Pricey privacy: Framing the economy of information in the digital age

Federica Fornaciari

Abstract


As new information technologies become ubiquitous, individuals are often prompted rethinking disclosure. Available media narratives may influence one’s understanding of the benefits and costs related to sharing personal information. This study, guided by frame theory, undertakes a Critical Discourse Analysis (CDA) of media discourse developed to discuss the privacy concerns related to the corporate collection and trade of personal information. The aim is to investigate the frames — the central organizing ideas — used in the media to discuss such an important aspect of the economics of personal data. The CDA explored 130 articles published in the New York Times between 2000 and 2012. Findings reveal that the articles utilized four frames: confusion and lack of transparency, justification and private interests, law and self-regulation, and commodification of information. Articles used episodic framing often discussing specific instances of infringements rather than broader thematic accounts. Media coverage tended to frame personal information as a commodity that may be traded, rather than as a fundamental value.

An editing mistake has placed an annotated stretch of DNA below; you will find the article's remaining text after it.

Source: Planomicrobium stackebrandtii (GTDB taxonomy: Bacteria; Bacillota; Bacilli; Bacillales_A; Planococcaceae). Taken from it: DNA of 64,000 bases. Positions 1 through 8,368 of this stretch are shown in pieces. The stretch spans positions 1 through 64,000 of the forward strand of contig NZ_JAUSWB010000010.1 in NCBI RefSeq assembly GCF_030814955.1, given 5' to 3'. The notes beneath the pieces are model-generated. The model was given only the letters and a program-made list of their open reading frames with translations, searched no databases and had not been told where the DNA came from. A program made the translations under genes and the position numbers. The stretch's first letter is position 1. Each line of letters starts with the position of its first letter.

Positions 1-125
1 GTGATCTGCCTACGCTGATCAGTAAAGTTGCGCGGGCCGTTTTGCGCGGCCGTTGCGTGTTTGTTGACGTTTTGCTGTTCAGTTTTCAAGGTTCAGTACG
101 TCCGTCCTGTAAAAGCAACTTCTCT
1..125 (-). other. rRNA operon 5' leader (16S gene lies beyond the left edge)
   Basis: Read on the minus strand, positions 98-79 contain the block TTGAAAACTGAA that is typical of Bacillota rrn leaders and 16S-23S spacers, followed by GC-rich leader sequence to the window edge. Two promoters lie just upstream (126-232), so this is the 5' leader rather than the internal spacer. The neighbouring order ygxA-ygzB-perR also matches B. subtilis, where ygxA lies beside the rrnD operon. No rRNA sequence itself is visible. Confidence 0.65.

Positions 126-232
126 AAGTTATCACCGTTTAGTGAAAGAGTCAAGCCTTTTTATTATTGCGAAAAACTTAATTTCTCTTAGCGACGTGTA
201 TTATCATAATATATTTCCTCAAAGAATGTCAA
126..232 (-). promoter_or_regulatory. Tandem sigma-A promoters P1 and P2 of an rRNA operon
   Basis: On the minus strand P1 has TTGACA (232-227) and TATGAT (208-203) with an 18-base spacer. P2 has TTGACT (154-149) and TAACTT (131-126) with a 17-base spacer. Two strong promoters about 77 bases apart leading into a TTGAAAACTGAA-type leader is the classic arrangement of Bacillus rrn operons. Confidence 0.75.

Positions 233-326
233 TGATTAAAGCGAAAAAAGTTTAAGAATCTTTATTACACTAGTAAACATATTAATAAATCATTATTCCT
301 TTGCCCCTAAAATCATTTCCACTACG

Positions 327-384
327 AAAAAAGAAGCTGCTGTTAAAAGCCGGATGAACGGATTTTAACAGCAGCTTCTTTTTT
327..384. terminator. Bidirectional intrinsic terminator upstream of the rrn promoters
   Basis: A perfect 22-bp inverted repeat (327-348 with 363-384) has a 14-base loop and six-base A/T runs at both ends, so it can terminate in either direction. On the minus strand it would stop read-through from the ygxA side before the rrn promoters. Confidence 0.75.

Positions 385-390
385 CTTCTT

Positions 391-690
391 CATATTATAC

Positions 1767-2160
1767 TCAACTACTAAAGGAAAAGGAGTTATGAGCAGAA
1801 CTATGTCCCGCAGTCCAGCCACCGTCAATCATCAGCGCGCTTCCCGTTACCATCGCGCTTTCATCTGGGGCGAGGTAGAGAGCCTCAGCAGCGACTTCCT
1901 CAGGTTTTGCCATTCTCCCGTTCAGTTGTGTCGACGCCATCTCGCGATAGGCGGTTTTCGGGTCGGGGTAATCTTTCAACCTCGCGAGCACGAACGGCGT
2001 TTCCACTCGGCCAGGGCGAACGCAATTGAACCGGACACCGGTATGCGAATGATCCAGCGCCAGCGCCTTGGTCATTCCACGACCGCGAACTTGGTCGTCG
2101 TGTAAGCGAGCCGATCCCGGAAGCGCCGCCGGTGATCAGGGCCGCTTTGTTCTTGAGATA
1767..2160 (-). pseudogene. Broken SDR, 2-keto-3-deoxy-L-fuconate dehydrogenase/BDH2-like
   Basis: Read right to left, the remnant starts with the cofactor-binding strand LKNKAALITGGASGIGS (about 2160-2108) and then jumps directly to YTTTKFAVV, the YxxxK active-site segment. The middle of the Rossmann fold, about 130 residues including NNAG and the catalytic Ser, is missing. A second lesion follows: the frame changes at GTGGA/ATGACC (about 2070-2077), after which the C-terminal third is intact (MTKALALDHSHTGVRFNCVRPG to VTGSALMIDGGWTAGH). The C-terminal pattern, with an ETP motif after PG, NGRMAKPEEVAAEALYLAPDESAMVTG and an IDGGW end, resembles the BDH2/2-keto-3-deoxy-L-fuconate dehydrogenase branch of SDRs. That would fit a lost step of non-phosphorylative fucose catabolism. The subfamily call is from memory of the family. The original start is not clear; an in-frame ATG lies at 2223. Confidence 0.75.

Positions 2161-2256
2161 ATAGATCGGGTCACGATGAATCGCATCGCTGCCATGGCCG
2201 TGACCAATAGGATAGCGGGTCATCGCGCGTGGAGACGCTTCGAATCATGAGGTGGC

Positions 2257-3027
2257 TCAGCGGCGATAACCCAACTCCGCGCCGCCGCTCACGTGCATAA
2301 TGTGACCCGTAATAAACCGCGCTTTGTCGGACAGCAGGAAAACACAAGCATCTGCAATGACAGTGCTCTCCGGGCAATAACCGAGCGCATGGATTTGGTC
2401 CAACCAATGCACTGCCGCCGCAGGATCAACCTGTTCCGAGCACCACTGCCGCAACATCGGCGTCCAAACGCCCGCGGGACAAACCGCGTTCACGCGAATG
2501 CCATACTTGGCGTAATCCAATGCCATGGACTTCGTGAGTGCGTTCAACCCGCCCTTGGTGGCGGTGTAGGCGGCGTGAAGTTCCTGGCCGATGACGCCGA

Keywords


Framing, critical discourse analysis, privacy, economics of privacy, contextual integrity

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DOI: http://dx.doi.org/10.5210/fm.v19i12.5008



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